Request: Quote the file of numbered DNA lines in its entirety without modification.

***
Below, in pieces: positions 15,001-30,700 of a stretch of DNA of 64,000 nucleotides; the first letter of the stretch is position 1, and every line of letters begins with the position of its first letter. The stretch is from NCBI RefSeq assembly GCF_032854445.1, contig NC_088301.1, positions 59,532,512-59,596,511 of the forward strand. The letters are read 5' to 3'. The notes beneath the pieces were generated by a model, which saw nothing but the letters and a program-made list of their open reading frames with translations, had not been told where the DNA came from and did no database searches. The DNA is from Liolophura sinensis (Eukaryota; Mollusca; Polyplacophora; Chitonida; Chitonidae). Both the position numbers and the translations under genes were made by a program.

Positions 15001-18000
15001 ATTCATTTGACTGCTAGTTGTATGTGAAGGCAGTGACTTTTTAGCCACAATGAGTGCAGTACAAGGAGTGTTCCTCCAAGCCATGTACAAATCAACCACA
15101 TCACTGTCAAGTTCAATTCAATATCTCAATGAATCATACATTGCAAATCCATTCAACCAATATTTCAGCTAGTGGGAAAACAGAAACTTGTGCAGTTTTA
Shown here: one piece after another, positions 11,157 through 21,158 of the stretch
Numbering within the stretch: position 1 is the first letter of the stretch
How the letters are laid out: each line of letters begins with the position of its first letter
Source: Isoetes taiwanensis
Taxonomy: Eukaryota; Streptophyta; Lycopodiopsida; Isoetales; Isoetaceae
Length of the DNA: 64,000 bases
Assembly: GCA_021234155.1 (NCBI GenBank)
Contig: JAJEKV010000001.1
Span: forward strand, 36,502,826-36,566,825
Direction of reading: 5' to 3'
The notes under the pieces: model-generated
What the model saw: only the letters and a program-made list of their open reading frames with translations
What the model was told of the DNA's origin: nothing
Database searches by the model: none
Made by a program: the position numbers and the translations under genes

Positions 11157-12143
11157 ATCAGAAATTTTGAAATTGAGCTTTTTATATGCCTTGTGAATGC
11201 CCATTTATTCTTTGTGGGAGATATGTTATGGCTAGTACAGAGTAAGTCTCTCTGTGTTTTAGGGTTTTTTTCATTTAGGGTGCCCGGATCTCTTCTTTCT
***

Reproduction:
Below, in pieces: positions 15,001-30,700 of a stretch of DNA of 64,000 nucleotides; the first letter of the stretch is position 1, and every line of letters begins with the position of its first letter. The stretch is from NCBI RefSeq assembly GCF_032854445.1, contig NC_088301.1, positions 59,532,512-59,596,511 of the forward strand. The letters are read 5' to 3'. The notes beneath the pieces were generated by a model, which saw nothing but the letters and a program-made list of their open reading frames with translations, had not been told where the DNA came from and did no database searches. The DNA is from Liolophura sinensis (Eukaryota; Mollusca; Polyplacophora; Chitonida; Chitonidae). Both the position numbers and the translations under genes were made by a program.

Positions 15001-18000
15001 ATTCATTTGACTGCTAGTTGTATGTGAAGGCAGTGACTTTTTAGCCACAATGAGTGCAGTACAAGGAGTGTTCCTCCAAGCCATGTACAAATCAACCACA
15101 TCACTGTCAAGTTCAATTCAATATCTCAATGAATCATACATTGCAAATCCATTCAACCAATATTTCAGCTAGTGGGAAAACAGAAACTTGTGCAGTTTTA
Shown here: one piece after another, positions 11,157 through 21,158 of the stretch
Numbering within the stretch: position 1 is the first letter of the stretch
How the letters are laid out: each line of letters begins with the position of its first letter
Source: Isoetes taiwanensis
Taxonomy: Eukaryota; Streptophyta; Lycopodiopsida; Isoetales; Isoetaceae
Length of the DNA: 64,000 bases
Assembly: GCA_021234155.1 (NCBI GenBank)
Contig: JAJEKV010000001.1
Span: forward strand, 36,502,826-36,566,825
Direction of reading: 5' to 3'
The notes under the pieces: model-generated
What the model saw: only the letters and a program-made list of their open reading frames with translations
What the model was told of the DNA's origin: nothing
Database searches by the model: none
Made by a program: the position numbers and the translations under genes

Positions 11157-12143
11157 ATCAGAAATTTTGAAATTGAGCTTTTTATATGCCTTGTGAATGC
11201 CCATTTATTCTTTGTGGGAGATATGTTATGGCTAGTACAGAGTAAGTCTCTCTGTGTTTTAGGGTTTTTTTCATTTAGGGTGCCCGGATCTCTTCTTTCT